In this life, people will tell you that you can’t. That you won’t. That you will never be able to accomplish your dreams. They will label you and place limits on you based on what you are given and how they think you should live. It is up to you to defy them. It is up to you to say “OK, this is the life I have been given and this is what society says I should be, but if I don’t want to live that way, I don’t have to.”

I have proven that time and time again, and I am here to share my belief that it can be the same for you. Rely on your sense of self to know what you are capable of and how far you can go. Just because you are given a certain circumstance with a predicted outcome, that doesn’t mean it’s how it has to be. Your life starts with you, and you have the ability to make it anything you want it to be.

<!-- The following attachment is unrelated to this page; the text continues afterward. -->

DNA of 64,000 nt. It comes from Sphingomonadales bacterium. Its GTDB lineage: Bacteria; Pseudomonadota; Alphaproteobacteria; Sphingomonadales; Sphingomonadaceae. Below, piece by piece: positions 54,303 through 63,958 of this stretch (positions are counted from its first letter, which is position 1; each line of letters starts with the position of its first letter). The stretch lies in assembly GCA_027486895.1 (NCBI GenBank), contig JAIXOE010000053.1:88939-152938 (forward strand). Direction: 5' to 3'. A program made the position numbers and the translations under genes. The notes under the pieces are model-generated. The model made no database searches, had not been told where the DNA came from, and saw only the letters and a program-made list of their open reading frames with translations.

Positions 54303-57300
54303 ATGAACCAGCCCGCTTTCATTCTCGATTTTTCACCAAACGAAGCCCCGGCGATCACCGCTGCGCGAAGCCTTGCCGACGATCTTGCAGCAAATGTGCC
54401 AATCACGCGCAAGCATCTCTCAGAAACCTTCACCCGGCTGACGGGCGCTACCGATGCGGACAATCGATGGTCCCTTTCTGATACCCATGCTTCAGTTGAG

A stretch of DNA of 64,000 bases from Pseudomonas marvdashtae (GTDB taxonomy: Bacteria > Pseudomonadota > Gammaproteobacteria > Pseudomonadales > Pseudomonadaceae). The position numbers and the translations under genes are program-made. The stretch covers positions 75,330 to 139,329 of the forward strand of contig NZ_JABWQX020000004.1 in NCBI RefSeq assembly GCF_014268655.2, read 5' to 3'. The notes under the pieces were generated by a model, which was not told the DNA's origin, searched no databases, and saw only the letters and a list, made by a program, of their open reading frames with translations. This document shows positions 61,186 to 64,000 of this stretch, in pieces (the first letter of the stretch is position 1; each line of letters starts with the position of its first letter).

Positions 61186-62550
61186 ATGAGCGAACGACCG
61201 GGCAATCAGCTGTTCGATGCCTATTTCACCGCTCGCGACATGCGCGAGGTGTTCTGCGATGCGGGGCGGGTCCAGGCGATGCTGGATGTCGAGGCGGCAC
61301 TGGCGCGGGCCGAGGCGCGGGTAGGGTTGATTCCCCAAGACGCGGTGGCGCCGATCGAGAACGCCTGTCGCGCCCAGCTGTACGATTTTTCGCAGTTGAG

We want to hear your story. Become a Mighty contributor here.

157
157
JOIN THE CONVERSATION

When My Daughter With Disabilities Said She Wants to Be a Published Author

43
43

As anyone who has followed my writing for any amount of time knows, we have long had our struggles with the public schools refusing to accommodate our children’s disabilities. Much of my more recent writing was to express this frustration to help raise awareness of the problem.

Since we decided to homeschool the children two years ago, I’ve mostly devoted my time to teaching and researching ways to further help my children at home. I’ve also become a writer for The Mighty, elaborating on certain aspects of what it’s like to live with disabilities.

My daughter Mariah has struggled with emotions related to living in an orphanage for the first four years of her life. She has also been incredibly frustrated by how she was treated while she was in public school. She felt singled out, different, and misunderstood.